SINGAPORE (Dec 25): During 2017, volatility has been low — in stocks and in bond markets, even in indicators of macroeconomic activity.
As we look forward to 2018, our analysis suggests that many of these measures of uncertainty may increase. One example is the shape of the yield curve: a flatter US Treasury yield curve (the spread between two- and 10-year Treasury notes, which has declined sharply) is historically not a good omen. However, this is usually a longer-term warning and, given that we are experiencing a particularly extended economic cycle, would not make a compelling case for rushing to the sidelines of financial markets today, in our view.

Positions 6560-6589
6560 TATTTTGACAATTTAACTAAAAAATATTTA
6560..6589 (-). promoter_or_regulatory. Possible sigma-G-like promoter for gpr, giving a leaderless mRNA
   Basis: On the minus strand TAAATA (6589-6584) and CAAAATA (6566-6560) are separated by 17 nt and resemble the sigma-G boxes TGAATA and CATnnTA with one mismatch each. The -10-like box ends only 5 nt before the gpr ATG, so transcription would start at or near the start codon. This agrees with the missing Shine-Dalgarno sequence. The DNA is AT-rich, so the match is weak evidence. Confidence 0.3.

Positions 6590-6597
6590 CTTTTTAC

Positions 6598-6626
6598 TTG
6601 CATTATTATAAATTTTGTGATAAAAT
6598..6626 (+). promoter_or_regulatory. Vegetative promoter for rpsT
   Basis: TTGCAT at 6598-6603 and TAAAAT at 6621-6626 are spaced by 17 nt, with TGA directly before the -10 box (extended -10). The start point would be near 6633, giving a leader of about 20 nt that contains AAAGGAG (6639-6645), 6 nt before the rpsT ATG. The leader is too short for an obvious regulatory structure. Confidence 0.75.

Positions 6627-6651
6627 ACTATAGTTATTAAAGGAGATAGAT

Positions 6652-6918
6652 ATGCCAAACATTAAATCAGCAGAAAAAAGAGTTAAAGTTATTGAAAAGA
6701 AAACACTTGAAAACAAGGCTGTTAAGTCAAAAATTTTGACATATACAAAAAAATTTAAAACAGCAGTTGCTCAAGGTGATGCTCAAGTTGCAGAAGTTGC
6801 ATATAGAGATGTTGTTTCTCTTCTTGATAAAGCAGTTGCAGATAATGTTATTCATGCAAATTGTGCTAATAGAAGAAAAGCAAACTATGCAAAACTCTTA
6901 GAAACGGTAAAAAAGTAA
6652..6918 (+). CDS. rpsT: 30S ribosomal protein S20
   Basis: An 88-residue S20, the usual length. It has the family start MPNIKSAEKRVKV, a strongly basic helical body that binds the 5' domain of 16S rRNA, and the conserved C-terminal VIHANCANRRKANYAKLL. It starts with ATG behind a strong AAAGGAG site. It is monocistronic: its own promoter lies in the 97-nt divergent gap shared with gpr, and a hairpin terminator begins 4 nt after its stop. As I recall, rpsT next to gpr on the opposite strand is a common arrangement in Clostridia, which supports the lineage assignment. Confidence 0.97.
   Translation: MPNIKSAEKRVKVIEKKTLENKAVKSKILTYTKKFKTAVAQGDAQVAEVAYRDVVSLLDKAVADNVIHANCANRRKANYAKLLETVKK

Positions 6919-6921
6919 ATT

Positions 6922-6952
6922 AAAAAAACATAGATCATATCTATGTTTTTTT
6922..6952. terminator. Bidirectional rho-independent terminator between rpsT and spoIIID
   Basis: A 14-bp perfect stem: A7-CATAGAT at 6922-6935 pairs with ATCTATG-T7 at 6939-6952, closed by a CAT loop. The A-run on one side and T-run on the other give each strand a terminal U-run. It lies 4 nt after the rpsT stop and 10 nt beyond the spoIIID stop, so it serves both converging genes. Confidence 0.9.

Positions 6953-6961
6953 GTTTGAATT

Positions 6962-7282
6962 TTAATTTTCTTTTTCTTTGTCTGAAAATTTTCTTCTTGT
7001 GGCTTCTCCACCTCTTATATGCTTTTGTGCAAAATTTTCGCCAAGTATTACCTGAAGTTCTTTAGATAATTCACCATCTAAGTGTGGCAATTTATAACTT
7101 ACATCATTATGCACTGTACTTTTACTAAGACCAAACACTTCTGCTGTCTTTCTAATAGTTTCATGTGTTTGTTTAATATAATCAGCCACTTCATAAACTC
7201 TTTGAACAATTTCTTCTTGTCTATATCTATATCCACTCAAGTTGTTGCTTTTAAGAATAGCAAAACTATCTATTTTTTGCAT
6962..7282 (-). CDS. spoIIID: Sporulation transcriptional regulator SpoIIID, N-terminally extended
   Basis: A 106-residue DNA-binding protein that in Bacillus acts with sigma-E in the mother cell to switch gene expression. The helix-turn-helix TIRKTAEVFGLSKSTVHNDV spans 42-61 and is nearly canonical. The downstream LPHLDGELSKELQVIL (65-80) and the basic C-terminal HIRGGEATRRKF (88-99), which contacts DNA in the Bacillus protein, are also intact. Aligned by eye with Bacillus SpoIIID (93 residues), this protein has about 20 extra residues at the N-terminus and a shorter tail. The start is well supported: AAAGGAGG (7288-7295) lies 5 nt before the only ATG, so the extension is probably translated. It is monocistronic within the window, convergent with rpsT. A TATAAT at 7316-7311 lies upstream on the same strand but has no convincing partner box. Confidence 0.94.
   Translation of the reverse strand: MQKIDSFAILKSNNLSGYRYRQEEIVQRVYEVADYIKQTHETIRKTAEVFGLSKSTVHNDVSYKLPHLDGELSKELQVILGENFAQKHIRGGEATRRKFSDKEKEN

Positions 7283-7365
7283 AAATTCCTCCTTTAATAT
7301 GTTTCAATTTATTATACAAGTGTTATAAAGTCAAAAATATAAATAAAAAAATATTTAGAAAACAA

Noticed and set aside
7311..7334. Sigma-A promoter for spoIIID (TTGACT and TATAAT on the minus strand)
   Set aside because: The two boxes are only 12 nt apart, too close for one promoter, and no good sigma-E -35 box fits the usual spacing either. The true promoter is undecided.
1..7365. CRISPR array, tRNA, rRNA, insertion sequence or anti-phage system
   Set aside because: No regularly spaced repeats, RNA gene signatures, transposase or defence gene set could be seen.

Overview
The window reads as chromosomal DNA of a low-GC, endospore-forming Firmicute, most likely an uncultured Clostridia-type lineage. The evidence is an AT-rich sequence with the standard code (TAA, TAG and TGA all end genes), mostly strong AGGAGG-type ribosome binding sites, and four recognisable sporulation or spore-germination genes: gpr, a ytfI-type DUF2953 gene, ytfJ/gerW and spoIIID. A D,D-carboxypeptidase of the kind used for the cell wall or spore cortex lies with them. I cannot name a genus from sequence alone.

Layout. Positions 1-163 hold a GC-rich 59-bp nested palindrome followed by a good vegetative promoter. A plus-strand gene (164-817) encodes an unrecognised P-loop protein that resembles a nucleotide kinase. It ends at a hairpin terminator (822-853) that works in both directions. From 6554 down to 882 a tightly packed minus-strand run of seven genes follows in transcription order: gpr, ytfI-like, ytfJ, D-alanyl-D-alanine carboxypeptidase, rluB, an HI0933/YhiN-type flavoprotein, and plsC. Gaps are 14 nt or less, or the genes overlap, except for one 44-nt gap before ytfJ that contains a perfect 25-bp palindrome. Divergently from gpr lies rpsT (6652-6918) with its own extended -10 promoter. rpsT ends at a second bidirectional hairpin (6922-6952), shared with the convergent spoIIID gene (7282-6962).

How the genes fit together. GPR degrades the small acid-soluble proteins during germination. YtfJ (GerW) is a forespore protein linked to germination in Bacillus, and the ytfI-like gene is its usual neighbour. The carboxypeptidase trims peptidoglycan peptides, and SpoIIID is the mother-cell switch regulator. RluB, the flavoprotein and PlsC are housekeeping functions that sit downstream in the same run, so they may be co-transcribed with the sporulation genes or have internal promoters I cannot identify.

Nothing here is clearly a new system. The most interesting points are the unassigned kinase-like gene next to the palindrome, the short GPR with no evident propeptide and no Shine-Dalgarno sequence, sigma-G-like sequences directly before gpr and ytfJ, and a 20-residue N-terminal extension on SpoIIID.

However, when volatility is at historical lows, perhaps you do not need to attempt to see where the lightning bolt comes from. In a world that feels complacent and desensitised to many of the risks that we remain conscious of, perhaps it is enough to simply anticipate a change and be prepared.